Inside the School for Escorts: RentU’s Lessons in Sex and Money
‘Rent U’ offers seminars in sexual health education, financial and legal advice, and building your brand—and getting the best tips from other sex workers.
For Kevin Slater, being a male escort was always a lone wolf industry, even when you had a friend or two in the field.
“Every so often a client will book me and another escort I’ve never met before for an extended period, 3 or 4 hours,” he said, “and there’s usually some downtime in the middle where we’re catching our breath, and we’ll start just chitchatting.”
But this was his only time around the water cooler, and he wasn’t the only escort feeling alone: in a world of often discreet, online, solo work how does one find a community and how do you make sure you’re being the best escort you could be?
Enter Hook, a nonprofit for male sex workers, and their now decade-old program ‘Rent University’, or Rent U for short.
Rent U started in New York, but now also hosts classes in Washington D.C. and Los Angeles. Each class, advertised via Rentboy.com’s newsletter and the Hook website, takes place in a perfectly ordinary meeting room. The exact location often changes, the address handed out a day in advance via email.
Designed as a “harm reduction class,” according to board member Etienne Meunier, Rent U offers two-hour seminars in sexual health education, financial and legal advice and building your brand.
“It’s about 45 minutes of lecture, with some questions, and then we open it up after that,” explained founder Hawk Kinkaid.
“We’re not teaching people how to escort if they’ve never done it, telling people they should,” explained Meunier, “if you’re doing this, how can you be wiser with your money for someday in the future when you’re not working.”
There are many nonprofits and grassroots campaigns for the welfare of sex workers as a broader umbrella all across the world, but they are predominantly advocacy groups like Sex Workers Outreach Project (SWOP).
There’s the similarly educational, gender-inclusive Sex Worker Open University in the UK, but Rent U wants to provide a bespoke education for a specific demographic.
“We don’t really target guys who are poor, who are doing sex for drugs or doing it on the street or going to places trying to turn tricks,” explained Meunier.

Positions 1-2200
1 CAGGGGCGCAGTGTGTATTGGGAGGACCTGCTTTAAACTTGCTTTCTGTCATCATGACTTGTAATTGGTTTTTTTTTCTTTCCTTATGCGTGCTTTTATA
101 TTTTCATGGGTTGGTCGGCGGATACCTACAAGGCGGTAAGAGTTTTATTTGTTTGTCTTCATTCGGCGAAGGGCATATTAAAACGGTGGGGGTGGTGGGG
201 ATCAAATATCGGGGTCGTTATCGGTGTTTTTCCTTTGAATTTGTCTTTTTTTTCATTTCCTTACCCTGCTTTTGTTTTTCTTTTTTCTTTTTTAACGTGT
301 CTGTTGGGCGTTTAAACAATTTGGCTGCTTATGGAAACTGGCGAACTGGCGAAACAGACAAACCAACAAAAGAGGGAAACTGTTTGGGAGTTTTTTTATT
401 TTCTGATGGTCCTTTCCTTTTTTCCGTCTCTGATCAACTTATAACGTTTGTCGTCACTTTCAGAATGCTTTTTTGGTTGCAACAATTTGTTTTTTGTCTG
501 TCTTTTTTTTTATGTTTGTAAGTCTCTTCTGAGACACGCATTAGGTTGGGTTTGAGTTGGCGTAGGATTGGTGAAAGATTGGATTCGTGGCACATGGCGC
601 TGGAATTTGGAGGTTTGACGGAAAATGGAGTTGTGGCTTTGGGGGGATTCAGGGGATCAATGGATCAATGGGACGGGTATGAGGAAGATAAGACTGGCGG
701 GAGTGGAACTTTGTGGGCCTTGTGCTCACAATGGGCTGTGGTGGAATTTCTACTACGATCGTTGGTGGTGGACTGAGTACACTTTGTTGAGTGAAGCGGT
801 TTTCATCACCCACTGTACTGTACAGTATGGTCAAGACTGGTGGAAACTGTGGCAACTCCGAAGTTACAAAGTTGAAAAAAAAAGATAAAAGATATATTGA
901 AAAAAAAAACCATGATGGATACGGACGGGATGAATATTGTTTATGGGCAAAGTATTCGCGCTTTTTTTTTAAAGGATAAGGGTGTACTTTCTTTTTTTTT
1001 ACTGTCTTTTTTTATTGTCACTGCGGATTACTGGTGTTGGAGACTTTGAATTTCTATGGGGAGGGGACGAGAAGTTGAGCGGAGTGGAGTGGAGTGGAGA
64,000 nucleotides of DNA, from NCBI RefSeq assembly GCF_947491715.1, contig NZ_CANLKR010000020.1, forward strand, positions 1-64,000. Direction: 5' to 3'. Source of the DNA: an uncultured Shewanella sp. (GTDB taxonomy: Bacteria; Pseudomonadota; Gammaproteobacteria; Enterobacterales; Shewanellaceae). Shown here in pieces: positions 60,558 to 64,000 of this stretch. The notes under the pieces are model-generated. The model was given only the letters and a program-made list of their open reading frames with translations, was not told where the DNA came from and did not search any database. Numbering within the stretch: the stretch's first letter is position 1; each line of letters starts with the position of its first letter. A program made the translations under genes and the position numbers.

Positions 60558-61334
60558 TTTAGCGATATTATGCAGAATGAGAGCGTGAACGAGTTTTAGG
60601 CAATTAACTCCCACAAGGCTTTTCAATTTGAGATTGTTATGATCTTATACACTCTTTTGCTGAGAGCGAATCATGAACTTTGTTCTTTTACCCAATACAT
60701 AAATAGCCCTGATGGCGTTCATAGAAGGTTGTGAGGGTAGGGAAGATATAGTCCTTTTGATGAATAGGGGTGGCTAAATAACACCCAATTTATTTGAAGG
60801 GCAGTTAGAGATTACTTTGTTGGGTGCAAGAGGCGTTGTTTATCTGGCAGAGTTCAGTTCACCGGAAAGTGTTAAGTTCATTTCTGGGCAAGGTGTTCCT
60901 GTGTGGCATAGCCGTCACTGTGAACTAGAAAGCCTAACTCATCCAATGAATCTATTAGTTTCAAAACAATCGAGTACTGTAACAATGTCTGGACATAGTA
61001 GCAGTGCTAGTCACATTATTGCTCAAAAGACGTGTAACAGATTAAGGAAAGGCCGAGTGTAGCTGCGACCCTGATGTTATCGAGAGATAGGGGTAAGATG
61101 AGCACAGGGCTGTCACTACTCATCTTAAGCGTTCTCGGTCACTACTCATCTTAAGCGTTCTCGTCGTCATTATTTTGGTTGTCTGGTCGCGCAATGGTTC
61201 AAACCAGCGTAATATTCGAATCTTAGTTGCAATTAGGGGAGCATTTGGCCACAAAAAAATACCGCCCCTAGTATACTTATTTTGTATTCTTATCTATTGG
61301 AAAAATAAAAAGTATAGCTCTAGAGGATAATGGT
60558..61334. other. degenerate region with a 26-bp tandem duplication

Rent U caters mainly to those who are advertising online through advertisements (mainly through Rentboy.com, which Kinkaid is COO of) or personal websites.
They predominantly sell their time, rather than a list of services. They might be a date to a function, they might put you into their sex sling, but fundamentally these are people who want to do this line of work.
“It’s hard for people to understand that this is a business where people choose to be, where they are happiest, where they belong, it’s what they enjoy doing,” said Kinkaid.
Kevin Slater (his working name) is not just an attendee of Rent U classes: he also taught one in ‘Escorting 101,’ helping teach younger escorts the basics of an industry where it’s hard to find anybody to talk to, let alone a mentor.
A Stanford alumnus who formerly worked in tech in San Francisco, getting laid off made him reflect on advice to other unemployed friends to try escorting.
Thirteen years later, he is respected by his colleagues as a logician and number whiz, as well as by his clients as—to quote one review--“a relaxed, friendly guy, with a big fat cock.”
In his class he advised that escorts should choose a first and last name for their working name, and to make sure they Google it before making it their brand: don’t, as one escort accidentally did, take the name of Harvey Milk’s killer.
He also advocated for always keeping your description of your limitations as positive as possible.
“If you’re not going to see somebody after midnight, say that. Don’t make them call just to be disappointed,” he explained, “If you’re not willing to bottom say that. But don’t use a no message: say ‘I’m an aggressive top’ or ‘I love daytime appointments.’”
Outside Rent U and Hook, Slater has found a group of close friends in the industry: they have a Facebook group where they can list clients that have proven to be flakes or problematic.
Rent U has also helped Slater meet people to partner up with on future bookings. Many times, however, Slater calls in Abel Rey. Rey, who is 30, has a degree in advertising from FIT and, to quote his website, “a boyish face and a curious mind.”
Rey has set up a YouTube series ‘Ask An Escort,’ in which he talks to other people in the profession (many of whom he meets at Rent U) and also provides information for prospective clients.
The videos have proven to be a shrewd move in a career increasingly looking to social media marketing: “People get to see that I’m a nice guy and connect to that,” he explained.
They also provide another venue for escorts to sit down and talk about their personal approaches to running their business, which can vary considerably.